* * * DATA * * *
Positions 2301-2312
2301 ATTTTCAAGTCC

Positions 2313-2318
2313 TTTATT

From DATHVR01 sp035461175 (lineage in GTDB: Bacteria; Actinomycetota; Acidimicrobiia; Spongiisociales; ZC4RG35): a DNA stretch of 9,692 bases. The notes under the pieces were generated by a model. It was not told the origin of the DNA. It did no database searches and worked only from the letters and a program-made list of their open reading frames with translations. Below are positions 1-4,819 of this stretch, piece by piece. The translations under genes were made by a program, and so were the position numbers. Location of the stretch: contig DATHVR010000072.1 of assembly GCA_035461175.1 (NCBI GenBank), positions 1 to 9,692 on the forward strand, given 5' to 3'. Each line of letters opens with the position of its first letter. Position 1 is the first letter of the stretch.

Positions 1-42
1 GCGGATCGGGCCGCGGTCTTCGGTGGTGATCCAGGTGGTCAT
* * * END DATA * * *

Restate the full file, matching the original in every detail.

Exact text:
Positions 2301-2312
2301 ATTTTCAAGTCC

Positions 2313-2318
2313 TTTATT

From DATHVR01 sp035461175 (lineage in GTDB: Bacteria; Actinomycetota; Acidimicrobiia; Spongiisociales; ZC4RG35): a DNA stretch of 9,692 bases. The notes under the pieces were generated by a model. It was not told the origin of the DNA. It did no database searches and worked only from the letters and a program-made list of their open reading frames with translations. Below are positions 1-4,819 of this stretch, piece by piece. The translations under genes were made by a program, and so were the position numbers. Location of the stretch: contig DATHVR010000072.1 of assembly GCA_035461175.1 (NCBI GenBank), positions 1 to 9,692 on the forward strand, given 5' to 3'. Each line of letters opens with the position of its first letter. Position 1 is the first letter of the stretch.

Positions 1-42
1 GCGGATCGGGCCGCGGTCTTCGGTGGTGATCCAGGTGGTCAT